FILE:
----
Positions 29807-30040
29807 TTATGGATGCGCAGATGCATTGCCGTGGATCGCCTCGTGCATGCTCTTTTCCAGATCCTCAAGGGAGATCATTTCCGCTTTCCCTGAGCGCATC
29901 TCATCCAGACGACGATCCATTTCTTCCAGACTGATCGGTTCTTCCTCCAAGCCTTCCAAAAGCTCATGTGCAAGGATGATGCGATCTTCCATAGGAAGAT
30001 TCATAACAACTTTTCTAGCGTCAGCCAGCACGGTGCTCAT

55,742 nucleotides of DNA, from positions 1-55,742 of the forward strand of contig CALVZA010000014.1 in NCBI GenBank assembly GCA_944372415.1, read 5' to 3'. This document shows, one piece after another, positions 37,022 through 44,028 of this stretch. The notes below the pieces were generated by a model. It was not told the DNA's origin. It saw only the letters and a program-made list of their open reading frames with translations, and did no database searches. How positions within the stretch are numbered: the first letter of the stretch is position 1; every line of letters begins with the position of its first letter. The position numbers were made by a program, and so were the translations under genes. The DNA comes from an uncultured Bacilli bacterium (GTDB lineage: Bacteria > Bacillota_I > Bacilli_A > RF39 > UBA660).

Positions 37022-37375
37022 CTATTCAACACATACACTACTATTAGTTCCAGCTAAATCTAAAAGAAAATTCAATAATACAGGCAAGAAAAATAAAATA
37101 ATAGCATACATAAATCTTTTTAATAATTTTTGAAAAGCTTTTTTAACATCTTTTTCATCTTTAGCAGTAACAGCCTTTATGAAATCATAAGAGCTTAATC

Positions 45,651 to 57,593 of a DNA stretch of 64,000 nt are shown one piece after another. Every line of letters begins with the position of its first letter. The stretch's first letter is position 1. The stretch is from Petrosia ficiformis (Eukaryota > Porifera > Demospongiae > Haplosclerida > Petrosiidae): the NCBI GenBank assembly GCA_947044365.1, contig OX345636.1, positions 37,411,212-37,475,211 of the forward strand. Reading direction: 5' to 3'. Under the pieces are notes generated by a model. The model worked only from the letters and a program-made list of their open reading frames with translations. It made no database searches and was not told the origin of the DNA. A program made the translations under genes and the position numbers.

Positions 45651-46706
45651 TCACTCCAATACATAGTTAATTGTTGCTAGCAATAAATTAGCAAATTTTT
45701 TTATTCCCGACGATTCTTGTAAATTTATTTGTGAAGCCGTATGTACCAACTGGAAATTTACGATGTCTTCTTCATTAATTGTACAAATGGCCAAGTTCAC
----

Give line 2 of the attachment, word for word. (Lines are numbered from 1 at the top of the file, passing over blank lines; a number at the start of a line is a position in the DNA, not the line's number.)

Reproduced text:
29807 TTATGGATGCGCAGATGCATTGCCGTGGATCGCCTCGTGCATGCTCTTTTCCAGATCCTCAAGGGAGATCATTTCCGCTTTCCCTGAGCGCATC